“What trysts for you now, sad Trades? O where do the wakes go when the ships long since are hull-down and half-seas-over? The pier-haunting girls have died inland, whose beaus, taut in canvas, bubbled lead-weighted into the ooze, past the weeping porpoise.”
— Harry Brown, “Paradise Street”
My rotund friend Choo-Choo (aka Jay Rumph) would dearly love to take at least one more trip to his beloved Turkey. So would my wife Doris and I. The growing infirmities of age and other health-related issues make such a trip improbable, though. Improbable, but perhaps not impossible. Man’s reach (woman’s too) must exceed his or her grasp, else what are the heavens for?
Choo, a retired Charleston County school teacher, was once our across-the-street neighbor on James Island. He’s been a close friend for many years. It was partly at our urging that he made one of his early trips to Turkey. He enjoyed it so much that he built a pension there, on beautiful Lake Egirdir where, until a few years ago, he’d spend his summers and early falls. We visited him at the pension on two of our many trips to Turkey.
Choo had a driver he called “Dusty.” (He called him that because Dusty looked a lot like the actor Dustin Hoffman.) Dusty had a car that burned both natural gas and gasoline. A simple toggle switch on the dashboard let him change from one to the other. Stations spread across Turkey (and this was years ago) pumped both. Makes you wonder why we didn’t invest some of those stimulus billions ramping up our service stations that way, doesn’t it? Particularly now that we are up to our eyeballs in natural gas.
Choo and his pension were written up in Istanbul papers and recommended in travel guides. And what if recorded calls to prayer from a nearby mosque woke his European pensioners (forgive me) at what many must have considered a most ungodly hour? You could say that only added to the charm and exotic nature of a stay at Pension Choo-Choo.
Within easy walking distance (when walking for us was easy) were excellent restaurants and cabaret-style bars where, not infrequently, Choo would shimmy and shake the night away, looking for all the world like Zero Mostel in Fiddler on the Roof. (Some of you must remember Zero Mostel.)
Oh, he had a navy too — the S.S. Choo-Choo. It was a small outboard motorboat he used for fishing and for relaxing outings on the lake.
We learned a lot about small town Turkish life on our stays with Choo. He took me (Doris demurred) to a “cutting” once. It’s a circumcision ceremony performed on boys at or near puberty and is customarily followed by a feast for the scores of family and guests who attend as witnesses. Afterwards, the “cuttee,” crowned and dressed entirely in white, is driven all over town in an open, flower bedecked convertible. Horns blare, people cheer and a good time is had by all. Even, presumably, by the star of the show.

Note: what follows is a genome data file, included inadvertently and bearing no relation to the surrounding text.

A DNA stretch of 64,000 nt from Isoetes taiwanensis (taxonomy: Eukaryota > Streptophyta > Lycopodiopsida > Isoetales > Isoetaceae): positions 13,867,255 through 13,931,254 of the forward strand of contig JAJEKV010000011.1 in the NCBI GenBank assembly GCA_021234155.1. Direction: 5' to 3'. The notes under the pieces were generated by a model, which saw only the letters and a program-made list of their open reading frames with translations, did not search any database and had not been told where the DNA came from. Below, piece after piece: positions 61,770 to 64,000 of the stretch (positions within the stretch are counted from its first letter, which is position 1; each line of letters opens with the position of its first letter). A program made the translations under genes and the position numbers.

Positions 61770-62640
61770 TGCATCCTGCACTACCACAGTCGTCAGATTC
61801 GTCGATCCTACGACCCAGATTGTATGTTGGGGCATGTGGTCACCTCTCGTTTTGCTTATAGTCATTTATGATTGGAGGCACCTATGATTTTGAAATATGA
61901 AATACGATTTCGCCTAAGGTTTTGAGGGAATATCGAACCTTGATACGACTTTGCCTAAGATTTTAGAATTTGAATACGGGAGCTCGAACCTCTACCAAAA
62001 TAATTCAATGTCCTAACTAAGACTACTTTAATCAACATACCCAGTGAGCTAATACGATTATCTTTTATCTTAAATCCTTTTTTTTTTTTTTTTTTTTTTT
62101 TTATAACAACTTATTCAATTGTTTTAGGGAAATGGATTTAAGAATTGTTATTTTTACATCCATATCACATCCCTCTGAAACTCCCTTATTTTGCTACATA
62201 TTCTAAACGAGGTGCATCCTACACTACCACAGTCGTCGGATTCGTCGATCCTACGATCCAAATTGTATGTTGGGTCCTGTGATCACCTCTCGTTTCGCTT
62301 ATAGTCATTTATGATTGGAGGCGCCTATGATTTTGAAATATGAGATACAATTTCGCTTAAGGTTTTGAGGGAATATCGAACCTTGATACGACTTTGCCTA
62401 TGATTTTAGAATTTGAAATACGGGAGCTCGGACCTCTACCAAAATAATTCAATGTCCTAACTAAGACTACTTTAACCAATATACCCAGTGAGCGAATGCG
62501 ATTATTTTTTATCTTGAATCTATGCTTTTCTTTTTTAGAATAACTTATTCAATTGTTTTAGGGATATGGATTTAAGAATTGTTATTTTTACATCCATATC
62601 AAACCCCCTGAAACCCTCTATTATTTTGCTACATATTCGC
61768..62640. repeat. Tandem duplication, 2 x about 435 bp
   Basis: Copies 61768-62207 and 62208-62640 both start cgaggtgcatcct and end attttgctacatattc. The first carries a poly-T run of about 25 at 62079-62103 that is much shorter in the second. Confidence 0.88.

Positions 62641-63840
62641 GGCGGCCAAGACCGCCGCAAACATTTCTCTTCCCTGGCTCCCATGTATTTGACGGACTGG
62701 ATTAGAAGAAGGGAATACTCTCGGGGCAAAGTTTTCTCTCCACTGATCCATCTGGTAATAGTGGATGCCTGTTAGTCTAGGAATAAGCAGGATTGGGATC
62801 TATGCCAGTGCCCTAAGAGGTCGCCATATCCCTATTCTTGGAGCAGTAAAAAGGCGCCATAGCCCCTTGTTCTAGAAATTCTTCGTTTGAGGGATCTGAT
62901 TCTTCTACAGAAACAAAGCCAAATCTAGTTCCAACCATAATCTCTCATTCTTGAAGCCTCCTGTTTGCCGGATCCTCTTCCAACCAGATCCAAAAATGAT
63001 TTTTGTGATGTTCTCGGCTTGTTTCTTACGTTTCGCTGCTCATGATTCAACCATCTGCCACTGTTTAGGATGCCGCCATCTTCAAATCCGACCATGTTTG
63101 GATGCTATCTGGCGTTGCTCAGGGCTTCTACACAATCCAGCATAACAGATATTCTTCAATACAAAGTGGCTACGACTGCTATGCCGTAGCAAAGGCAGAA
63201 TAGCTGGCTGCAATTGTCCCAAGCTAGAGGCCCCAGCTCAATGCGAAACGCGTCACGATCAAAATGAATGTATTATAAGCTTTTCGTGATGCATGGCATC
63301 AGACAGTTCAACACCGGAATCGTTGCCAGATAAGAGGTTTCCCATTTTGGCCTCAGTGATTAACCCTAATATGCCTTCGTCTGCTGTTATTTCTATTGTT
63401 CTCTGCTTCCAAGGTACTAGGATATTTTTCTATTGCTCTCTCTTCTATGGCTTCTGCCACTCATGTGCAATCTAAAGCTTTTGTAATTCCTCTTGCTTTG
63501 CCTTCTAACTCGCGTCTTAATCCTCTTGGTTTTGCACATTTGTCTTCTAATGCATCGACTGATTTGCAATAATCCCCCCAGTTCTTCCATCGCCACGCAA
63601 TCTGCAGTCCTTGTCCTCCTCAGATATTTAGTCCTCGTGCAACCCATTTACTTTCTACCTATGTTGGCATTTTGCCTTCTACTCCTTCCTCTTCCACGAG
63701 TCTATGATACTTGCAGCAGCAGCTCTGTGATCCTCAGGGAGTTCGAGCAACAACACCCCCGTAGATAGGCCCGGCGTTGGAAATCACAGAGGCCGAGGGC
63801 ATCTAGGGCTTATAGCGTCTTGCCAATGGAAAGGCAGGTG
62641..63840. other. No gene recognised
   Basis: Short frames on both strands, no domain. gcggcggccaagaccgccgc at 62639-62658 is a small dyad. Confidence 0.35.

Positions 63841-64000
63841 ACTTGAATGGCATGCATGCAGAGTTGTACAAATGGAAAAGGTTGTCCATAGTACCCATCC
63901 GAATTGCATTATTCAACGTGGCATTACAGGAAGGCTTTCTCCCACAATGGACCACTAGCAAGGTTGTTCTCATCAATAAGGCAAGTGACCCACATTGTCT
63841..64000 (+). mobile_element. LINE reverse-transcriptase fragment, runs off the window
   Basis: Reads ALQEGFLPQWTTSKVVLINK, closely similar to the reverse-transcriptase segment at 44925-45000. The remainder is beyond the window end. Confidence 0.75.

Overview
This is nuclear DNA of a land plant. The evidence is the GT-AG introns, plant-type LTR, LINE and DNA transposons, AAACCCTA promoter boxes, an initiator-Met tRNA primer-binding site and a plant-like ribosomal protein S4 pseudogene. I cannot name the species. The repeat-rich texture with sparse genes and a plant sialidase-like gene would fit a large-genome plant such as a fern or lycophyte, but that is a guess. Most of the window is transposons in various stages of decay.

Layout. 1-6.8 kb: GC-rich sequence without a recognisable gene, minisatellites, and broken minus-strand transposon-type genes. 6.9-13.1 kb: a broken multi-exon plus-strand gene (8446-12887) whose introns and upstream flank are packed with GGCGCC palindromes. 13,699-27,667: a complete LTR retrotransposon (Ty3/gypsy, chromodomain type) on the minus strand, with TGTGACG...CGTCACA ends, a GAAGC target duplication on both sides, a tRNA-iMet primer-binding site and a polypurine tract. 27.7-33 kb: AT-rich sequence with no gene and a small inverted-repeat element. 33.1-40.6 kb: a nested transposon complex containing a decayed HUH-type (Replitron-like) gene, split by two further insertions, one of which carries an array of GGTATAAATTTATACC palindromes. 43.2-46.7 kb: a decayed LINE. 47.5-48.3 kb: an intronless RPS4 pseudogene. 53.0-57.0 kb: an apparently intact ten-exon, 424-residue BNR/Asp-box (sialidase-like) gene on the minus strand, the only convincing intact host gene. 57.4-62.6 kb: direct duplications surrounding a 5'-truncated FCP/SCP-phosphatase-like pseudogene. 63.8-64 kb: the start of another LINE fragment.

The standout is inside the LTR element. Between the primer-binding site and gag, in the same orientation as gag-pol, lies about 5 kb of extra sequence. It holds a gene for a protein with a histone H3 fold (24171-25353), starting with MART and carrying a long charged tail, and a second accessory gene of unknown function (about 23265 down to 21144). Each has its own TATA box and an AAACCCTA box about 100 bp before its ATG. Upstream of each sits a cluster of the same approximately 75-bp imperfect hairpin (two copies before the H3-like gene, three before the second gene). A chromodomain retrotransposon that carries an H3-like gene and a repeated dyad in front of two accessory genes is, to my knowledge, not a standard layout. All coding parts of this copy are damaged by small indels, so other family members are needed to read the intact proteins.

Choo was immensely popular in his small Turkish town. He sponsored a youth soccer team, and were it legal for him to do so, I think he could have run for mayor and been elected.
All that is past, and the Turkey we loved is not the Turkey that is evolving now. The pictures of protesters manning the barricades in Istanbul illustrate, I think, the inherent incompatibility of an Islamist-rooted party with a secular, free, and Western-oriented government.
The secular republic proclaimed by Mustafa Kemal Attatuk in 1923, following the breakup of the Ottoman Empire, is no more.
Preserved solely by the iron will of Attaturk while he lived, and by the Turkish army following his death in 1938, it began to change a decade ago with the rise of the Islamist Justice and Development Party led by Recep Tayyip Erdogan, the current prime minister. Riding the crest of a strong economy, an economy buoyed largely by external investment, it is steadily strengthening its control of Turkish life. It has emasculated the army, sacking and/or imprisoning a score or more of senior generals. It has cowed and silenced the press. It has shown itself to be dismissive of judicial restraint.
The demonstrations in Istanbul, triggered by Erdogan’s plan to have a shopping mall and barracks built on a public park near the city’s commercial hub, Taksim Square, have spread to cities across Turkey. Some of them have turned violent. Hundreds of people have been injured and few have died. Thousands have been arrested.
Anti-Erdogan sentiment already had been rising in urban areas, following his decree to limit the promotion and sale of alcoholic drinks. (One of the rules he seeks to impose is to forbid restaurants from serving drinks after 10 p.m. — the hour when many urban Turks choose to sit down to dine.
Erdogan’s Justice and Development Party seems to enjoy the support of roughly half of voting age Turks, though with the media silenced no one knows for sure. What is evident is that much of that support is from the segment of population we in America now call, condescendingly, the “low information” people. The educated, the city dwellers, and increasingly the young in Turkey seem to be on the other side.
How will it all end?
Will it be paradise lost, or paradise regained?
R.L. Schreadley is a former Post and Courier executive editor.
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